Property tax rates to increase in Scottsdale | City News | –

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A clear sky. Low 83F. Winds NW at 5 to 10 mph.
Updated: July 7, 2023 @ 7:31 pm
While city property taxes are on the verge on increasing, a “Notice of Property Tax Increase” illustrates that Scottsdale’s bite of the house-pie is relatively small. (City of Scottsdale) 

While city property taxes are on the verge on increasing, a “Notice of Property Tax Increase” illustrates that Scottsdale’s bite of the house-pie is relatively small. (City of Scottsdale) 
A dying character in “Romeo and Juliet” cries out, “A plague on both your houses!”
In Scottsdale – like other Arizona cities – the line reading is, “Two taxes on all your houses!”
At its Tuesday, June 13, meeting, Scottsdale City Council again will consider raising rates.
After increasing everything from swimming fees to garbage collection charges, the elected officials will be asked by city executives to raise primary and secondary property tax rates.
According to the agenda, the city will “solicit public testimony on the proposed fiscal year 2023-24 property tax levy, and by a roll call vote, approve a motion to levy the proposed property taxes, taxes to be assessed by ordinance on June 27.”
As the agenda explains, like other municipalities, Scottsdale imposes “a primary property tax levy and a secondary property tax levy.
“The primary property tax levy is imposed by cities and towns for all general municipal purposes, while the secondary tax levy is only used to retire the principal and interest or redemption charges on bond indebtedness.”
Also at the June 13 meeting, City Council is expected to give final approval on a $2.533 billion budget – loaded with both “general municipal purposes” and bond debt.
Needing to balance those huge payments, the city is looking for every possible dollar it can rake in.
As such, a modest increase in both property tax rates is on the table.
According to the council report, in the fiscal year beginning July 1, “the city’s total proposed primary property tax levy of $39.30 million is an increase of $2.88 million over the current year levy of $36.42 million.”
The current primary property tax rate of $0.497 per $100 of assessed valuation is projected to increase by $0.018 to $0.515, according to the report.
Scottsdale’s secondary property tax levy “is forecasted to increase $5.53 million from the fiscal year 2022-23 adopted budget of $30.06 million to $35.59 million.”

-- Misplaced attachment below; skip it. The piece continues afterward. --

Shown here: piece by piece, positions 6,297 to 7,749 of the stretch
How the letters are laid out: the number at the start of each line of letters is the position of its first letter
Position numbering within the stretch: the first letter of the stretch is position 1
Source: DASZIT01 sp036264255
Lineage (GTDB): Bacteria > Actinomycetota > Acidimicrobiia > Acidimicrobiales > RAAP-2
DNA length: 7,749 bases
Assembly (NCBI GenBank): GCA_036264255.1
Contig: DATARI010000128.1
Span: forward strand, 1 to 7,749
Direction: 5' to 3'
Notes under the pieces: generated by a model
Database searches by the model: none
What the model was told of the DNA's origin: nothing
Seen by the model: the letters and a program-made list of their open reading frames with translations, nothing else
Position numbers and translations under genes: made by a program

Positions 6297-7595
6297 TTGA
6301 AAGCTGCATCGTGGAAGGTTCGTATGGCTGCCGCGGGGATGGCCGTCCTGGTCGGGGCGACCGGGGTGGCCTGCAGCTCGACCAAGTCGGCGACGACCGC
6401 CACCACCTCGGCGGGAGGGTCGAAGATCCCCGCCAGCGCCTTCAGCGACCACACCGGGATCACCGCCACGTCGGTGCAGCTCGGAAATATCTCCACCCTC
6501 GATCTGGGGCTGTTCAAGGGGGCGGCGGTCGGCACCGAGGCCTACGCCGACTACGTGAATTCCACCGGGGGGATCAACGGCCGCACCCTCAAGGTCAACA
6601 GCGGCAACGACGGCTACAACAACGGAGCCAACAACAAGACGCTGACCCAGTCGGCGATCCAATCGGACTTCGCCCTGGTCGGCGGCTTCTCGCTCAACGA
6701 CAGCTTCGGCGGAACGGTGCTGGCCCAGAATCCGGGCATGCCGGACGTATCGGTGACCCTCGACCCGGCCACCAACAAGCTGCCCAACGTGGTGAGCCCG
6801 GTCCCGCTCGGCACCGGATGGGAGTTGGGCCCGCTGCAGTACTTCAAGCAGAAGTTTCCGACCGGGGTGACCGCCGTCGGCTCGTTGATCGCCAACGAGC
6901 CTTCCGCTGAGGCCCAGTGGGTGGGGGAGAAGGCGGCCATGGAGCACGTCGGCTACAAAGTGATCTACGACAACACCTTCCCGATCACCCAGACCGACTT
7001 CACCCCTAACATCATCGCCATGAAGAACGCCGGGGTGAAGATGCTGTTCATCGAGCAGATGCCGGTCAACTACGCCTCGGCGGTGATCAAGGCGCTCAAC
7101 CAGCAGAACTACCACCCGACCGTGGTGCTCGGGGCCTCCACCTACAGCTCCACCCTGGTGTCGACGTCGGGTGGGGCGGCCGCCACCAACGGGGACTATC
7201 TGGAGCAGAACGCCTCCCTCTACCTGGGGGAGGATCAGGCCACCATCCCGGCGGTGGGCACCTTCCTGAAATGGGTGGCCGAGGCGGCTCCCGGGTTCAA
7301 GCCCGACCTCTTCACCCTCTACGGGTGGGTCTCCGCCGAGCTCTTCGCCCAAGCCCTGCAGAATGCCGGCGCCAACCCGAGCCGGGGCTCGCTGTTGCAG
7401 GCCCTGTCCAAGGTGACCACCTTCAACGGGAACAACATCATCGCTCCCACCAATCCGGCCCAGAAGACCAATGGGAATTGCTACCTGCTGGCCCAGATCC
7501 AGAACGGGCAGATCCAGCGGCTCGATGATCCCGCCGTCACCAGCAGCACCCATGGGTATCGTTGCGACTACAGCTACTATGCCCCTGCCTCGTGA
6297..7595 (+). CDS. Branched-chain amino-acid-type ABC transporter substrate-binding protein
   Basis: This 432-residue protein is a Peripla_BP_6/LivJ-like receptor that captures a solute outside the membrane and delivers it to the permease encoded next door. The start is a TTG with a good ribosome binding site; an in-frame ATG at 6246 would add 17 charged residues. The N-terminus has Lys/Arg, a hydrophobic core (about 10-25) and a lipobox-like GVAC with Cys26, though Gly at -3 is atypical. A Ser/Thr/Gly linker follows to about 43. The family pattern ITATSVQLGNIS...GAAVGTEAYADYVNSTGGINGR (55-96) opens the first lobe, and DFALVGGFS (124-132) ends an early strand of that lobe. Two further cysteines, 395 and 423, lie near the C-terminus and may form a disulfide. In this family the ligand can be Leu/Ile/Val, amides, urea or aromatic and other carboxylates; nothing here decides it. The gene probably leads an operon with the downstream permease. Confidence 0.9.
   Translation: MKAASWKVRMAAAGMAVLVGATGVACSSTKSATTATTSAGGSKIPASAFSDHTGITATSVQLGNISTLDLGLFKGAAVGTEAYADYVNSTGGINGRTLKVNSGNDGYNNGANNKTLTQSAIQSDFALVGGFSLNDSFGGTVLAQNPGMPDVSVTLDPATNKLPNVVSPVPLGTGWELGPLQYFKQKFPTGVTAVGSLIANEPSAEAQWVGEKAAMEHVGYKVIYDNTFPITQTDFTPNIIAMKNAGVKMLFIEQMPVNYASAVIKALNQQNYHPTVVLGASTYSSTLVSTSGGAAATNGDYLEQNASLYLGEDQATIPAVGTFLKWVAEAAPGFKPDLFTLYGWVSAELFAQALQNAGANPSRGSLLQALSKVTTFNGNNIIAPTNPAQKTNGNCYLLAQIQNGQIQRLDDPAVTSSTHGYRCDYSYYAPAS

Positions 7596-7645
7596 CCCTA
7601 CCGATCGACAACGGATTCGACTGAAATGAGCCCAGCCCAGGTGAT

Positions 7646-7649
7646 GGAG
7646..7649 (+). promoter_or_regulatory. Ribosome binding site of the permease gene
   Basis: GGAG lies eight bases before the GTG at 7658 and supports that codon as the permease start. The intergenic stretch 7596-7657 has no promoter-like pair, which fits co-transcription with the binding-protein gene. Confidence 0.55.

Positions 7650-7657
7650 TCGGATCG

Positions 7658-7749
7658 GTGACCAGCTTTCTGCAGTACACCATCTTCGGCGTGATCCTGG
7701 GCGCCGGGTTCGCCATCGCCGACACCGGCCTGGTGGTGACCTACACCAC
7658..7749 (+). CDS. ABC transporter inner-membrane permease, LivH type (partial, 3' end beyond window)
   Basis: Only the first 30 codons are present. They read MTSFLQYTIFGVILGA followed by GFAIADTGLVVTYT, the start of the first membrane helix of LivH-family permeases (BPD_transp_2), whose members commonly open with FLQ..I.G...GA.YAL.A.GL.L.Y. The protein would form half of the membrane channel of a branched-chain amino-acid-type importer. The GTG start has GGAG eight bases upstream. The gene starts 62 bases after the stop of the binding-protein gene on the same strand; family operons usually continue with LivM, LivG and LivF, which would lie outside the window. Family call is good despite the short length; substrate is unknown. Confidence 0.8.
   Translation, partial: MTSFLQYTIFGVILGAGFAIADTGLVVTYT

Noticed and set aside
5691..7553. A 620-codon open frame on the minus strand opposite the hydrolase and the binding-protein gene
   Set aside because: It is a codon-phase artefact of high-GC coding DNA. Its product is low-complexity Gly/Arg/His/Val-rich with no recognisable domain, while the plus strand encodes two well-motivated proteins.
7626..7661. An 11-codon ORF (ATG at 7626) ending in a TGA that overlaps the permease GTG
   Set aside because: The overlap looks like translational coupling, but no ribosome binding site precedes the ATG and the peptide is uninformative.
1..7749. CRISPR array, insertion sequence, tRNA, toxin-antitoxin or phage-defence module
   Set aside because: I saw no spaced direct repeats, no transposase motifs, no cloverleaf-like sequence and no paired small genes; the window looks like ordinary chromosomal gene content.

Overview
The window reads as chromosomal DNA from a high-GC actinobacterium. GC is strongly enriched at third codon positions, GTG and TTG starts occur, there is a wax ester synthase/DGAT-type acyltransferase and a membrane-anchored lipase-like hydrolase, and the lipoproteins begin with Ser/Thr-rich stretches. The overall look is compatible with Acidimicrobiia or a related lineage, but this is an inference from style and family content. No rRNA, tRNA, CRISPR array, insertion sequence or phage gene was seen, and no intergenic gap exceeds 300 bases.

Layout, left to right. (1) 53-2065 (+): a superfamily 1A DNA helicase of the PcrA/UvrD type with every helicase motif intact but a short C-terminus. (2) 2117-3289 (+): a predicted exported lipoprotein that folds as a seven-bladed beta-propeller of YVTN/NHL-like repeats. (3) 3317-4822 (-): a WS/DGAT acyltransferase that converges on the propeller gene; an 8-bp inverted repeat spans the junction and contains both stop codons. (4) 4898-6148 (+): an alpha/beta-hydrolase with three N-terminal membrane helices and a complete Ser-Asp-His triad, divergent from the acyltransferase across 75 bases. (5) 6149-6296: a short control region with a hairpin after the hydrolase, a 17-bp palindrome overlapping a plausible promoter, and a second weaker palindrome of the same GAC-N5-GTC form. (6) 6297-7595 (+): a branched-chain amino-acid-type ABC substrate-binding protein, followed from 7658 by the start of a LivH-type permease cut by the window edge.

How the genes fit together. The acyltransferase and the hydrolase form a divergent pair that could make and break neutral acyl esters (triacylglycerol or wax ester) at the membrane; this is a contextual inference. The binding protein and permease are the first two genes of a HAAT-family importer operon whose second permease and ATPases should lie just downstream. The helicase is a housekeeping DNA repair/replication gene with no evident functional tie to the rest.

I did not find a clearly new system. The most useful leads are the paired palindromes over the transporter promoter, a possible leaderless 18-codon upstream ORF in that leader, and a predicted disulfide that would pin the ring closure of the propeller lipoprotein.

According to the report, the current secondary tax rate of $0.4101 is expected to increase by $0.0563 to $0.4664 per $100 of assessed valuation beginning July 1.
A “Notice of Tax Increase” states that a $100,000 Scottsdale home – if that exists – would pay a primary property tax of $51.50 – an increase of $3.03. A $500,000 home would be taxed an extra $15.15, up to $257.50.
Homeowners can roughly double the amount to determine the combined primary-secondary tax hit.
Not that the city is the only party taking a bite out of Scottsdale homes.
As the city notes, “About 10 cents of every dollar in property taxes paid by Scottsdale property owners goes to the city, the remaining 90 cents goes to public schools, Maricopa County, community colleges and various special taxing districts. And of the 10 cents of every dollar paid by Scottsdale property owners, 5 cents goes to support voter approved bond programs.”
The report notes, “The primary property tax levy also includes payment to the Risk Management Fund reserve of $2,201,944 for tort liability claim payments made during calendar year 2022.”
Responding to questions from the Progress, Judy Doyle, the city’s budget director, explained the $2.2 million total covers “a total of 13 claims paid ranging from $20,000 to $1.3 million.”
Doyle was asked why new construction did not bring down property tax rates by increasing the total taxable base.
“The city levies the maximum allowable primary tax, which is limited to an increase of 2% more than the previous year’s maximum allowable primary levy plus an increased dollar amount due to a net gain in property not taxed the previous year,” she said.
“In general, new construction in any given year does not generate significantly more property taxes to lower levy rates, rather the appreciation in assessed values of existing properties and the 2% constitutional limitation lowers our levy rates.”
City Manager Jim Thompson’s booming budget notes a bonus, of sorts: “$6.3 million from a projected increase in interest earnings due to higher anticipated rates of return on investments.”
Doyle explained the city has “a little over $1 billion in our investment portfolio,” which it invests in “U.S. Treasuries, federal agencies and corporate notes.”
The March 31, 2022, quarterly report showed a yield of 0.73%. That jumped to a portfolio yield of 2.59% in the first quarter of 2023.
“Based on our funding policies, 100% of interest earnings in the General Fund are transferred to our capital funds for capital projects,” she said. “Interest earnings do not affect property tax rates.”
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